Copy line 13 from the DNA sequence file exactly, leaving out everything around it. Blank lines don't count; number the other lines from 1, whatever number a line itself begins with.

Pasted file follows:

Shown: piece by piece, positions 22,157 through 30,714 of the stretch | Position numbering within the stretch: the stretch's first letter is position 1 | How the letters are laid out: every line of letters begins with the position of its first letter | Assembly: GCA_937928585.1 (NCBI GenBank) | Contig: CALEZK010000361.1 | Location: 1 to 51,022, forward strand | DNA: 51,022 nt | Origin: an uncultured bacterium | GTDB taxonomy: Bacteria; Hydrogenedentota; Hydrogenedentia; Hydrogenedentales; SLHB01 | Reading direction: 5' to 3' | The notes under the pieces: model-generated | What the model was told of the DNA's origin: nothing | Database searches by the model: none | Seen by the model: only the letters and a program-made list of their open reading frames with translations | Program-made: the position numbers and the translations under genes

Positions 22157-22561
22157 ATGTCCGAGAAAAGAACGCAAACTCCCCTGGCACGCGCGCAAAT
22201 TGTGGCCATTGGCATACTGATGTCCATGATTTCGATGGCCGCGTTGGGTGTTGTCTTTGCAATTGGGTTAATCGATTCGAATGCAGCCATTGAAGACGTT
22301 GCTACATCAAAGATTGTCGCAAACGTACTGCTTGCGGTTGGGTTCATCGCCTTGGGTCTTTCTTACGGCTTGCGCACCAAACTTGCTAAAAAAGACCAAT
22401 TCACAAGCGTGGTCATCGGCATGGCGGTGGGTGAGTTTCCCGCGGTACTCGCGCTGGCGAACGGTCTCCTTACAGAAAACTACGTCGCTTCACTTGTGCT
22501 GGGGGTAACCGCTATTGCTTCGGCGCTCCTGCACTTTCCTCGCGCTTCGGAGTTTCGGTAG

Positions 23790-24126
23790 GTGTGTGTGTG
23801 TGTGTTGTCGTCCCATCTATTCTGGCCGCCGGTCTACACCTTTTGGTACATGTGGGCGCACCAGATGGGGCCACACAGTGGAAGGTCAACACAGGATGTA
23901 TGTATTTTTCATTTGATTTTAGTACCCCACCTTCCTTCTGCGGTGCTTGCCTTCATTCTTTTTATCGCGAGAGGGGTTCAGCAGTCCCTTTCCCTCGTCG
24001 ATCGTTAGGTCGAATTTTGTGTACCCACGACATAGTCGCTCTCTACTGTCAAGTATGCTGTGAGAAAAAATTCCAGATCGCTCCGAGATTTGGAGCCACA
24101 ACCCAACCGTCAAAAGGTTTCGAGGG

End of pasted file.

24101 ACCCAACCGTCAAAAGGTTTCGAGGG